It is an odd system to face for a club like RSL that plays in a league whose sides all basically ape the indelibly British 4-4-2, with wingers and two forwards, one more creative and one more bruising. Although RSL certainly saw a little trouble defensively, that was more down to individual abilities and good combinations from Tauro players.

The heart of Tauro's system on Tuesday night rested in their coping with attacks; a relatively high line at times — one that was at times composed of two outright central defenders and three defensive midfielders (two quite wide), and at other times saw three center backs bound up tightly to prevent runs into channels from Fabian Espindola and Javier Morales.

It was, all told, a fantastic tactical performance that nearly denied RSL the win they so badly needed. But when they were pushed further and further back, gaps emerged. It was those gaps that saw RSL making its best chances of the night, but when Saborio received the ball on the right side of the penalty area in much the same manner as those chances, it came down to an individual mistake from Vladimir Villareal, Tauro's 19-year-old goalkeeper, who had been strong nearly all night.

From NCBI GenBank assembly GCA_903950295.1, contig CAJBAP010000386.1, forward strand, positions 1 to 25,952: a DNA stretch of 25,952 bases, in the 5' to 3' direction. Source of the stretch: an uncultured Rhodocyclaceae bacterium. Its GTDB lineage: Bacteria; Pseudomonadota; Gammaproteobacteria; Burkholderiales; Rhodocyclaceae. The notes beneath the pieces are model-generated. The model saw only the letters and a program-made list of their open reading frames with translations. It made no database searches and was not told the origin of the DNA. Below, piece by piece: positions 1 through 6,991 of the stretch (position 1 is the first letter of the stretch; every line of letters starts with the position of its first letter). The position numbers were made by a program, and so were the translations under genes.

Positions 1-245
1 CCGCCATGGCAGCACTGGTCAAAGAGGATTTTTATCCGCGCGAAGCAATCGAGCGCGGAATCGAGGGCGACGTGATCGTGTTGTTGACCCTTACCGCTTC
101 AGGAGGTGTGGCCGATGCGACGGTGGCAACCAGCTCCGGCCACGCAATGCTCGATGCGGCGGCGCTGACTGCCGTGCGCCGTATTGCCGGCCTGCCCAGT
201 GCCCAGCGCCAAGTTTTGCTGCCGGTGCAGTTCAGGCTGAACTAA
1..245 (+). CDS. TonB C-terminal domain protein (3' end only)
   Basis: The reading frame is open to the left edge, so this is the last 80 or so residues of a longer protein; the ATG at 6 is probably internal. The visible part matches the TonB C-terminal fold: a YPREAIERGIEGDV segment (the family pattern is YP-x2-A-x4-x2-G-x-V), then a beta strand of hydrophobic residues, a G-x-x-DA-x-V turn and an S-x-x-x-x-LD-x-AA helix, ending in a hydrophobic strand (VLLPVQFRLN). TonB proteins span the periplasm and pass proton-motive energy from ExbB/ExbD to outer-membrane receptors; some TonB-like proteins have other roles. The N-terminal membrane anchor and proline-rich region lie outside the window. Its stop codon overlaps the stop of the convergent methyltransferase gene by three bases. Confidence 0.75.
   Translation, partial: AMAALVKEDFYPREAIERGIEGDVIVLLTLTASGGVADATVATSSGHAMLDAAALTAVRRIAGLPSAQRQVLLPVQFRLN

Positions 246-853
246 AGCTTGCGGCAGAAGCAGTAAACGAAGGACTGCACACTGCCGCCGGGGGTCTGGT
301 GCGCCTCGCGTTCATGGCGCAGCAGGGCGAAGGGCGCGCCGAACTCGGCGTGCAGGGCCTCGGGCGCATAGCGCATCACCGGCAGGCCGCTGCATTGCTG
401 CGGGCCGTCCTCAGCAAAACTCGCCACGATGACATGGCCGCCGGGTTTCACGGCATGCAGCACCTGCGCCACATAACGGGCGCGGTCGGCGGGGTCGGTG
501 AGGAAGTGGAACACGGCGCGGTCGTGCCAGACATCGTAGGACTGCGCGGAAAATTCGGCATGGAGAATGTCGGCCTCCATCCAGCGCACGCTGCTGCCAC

Lacking in attack

It was in part down to a strong tactical outlay from Tauro and in part down to an odd reluctance to attack from deep, but RSL was found lacking in attack throughout the proceedings — save the last ten or so minutes, during which things took a positive turn and, in the end, produced a positive result.

Perhaps it was reluctance on the part of Wingert and Beltran to get forward — prompting the midfield to move with it — or perhaps it was an imbalance in the midfield's workings. It is difficult to exactly pinpoint where things went wrong, or perhaps it is that many smaller things went slightly wrong, provoking a confluence of concerns that saw RSL struggle.

With Morales struggling to distribute from the edge of the box, where he ostensibly does his finest work, and Espindola blocked from his runs in channels between defenders, the attack was weakened. Further, the full backs and central midfielders couldn't push as far forward, owing to the presence of wing backs, or, if you will, wide defensive midfielders.

Again, part of that was because Tauro were fantastic tactically, and part was just a slightly wary approach from the midfield.

Along with contributing to, Matt Montgomery runs the almost-daily RSL blog Under the Crossbar. Follow Matt on Twitter @TheCrossbarRSL.